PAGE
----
I was at home this morning, as usual, with my two grandkids and our four year old friend. We had our breakfasts and cleaned up. We played a few rounds of Elsa and Anna and then we made some ridiculously goofy and adorable paper plate turkeys. 

It was just your average day in the life of Nonni and the gang.

But suddenly, I heard something truly unexpected. 

I heard my garage door opening.

“What the absolute FUCK?” is what went through my mind, while, “Oh, my goodness” came out of my careful Nonni mouth.

Nobody was due here in the middle of the day. Not my husband, my son-in-law or my daughter. Not the guy who is going to be renovating the bathrooms, not my neighbors, nobody.

But the garage door had definitely opened. 

In the first ten seconds, I watched the reactions of the dogs. If a car that they know pulls into the driveway, they yip and dance and jump around like a couple of happy drunks. If it’s a stranger, they bark like they mean it and they both get a ridge of hackles down their normally smooth backbones.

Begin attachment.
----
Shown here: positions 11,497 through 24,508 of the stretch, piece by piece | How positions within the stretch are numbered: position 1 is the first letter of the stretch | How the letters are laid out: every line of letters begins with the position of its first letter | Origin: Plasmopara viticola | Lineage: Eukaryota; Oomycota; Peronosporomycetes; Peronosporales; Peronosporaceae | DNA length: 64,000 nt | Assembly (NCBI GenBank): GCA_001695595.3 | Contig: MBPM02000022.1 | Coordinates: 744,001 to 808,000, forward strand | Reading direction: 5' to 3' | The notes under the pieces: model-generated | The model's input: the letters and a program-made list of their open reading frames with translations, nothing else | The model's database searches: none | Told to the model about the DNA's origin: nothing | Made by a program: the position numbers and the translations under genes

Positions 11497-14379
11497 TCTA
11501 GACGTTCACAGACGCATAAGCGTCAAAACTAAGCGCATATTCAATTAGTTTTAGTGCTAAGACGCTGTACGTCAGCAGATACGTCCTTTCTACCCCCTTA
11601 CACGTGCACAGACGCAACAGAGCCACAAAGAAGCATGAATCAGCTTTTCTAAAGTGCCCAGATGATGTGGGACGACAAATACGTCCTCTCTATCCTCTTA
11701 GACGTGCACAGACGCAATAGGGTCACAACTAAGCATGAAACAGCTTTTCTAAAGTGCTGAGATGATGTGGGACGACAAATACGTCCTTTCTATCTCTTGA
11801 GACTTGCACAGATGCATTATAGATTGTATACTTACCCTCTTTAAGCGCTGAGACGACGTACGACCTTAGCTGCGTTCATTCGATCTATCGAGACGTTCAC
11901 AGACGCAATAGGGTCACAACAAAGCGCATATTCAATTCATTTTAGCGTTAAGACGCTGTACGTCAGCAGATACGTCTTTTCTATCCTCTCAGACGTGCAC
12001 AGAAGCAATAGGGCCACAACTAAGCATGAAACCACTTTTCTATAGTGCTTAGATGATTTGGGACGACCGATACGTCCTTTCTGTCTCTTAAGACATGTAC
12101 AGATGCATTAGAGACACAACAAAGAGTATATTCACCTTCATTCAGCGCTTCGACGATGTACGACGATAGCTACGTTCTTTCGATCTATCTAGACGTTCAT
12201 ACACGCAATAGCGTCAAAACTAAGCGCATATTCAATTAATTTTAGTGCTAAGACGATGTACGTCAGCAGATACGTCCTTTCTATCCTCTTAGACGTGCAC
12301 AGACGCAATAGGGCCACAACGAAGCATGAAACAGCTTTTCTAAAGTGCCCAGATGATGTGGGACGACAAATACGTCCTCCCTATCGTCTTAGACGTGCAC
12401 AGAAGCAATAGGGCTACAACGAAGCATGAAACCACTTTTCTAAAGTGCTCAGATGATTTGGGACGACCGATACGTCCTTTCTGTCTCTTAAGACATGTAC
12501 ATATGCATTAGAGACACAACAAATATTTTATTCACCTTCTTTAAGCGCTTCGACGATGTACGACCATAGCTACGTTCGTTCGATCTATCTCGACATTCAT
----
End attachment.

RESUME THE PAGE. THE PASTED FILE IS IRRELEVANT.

Today, as the garage door opened? Deep barks and semi-hackles as they looked out the window into the drive. I peeked over their heads. 

And saw nothing.

No car. 

No people.

Now our garage has one of those openers with the little push button devices that sit on the cars’ visors. You can’t manually open the door. So, if there’s no car in the drive, there’s no device on a visor. Nobody should have been able to open the garage door. 

But I am not quite insane. The door had definitely opened. The dogs and I had heard it. And there was no car anywhere in sight.

Ergo: Nonni panicked. I looked to make sure that all three kids were safe in the living room. They were. I didn’t hear anyone in the garage, so my assumption was that a bad guy was standing there, listening to the sounds of Olaf chasing Anna around the ice castle.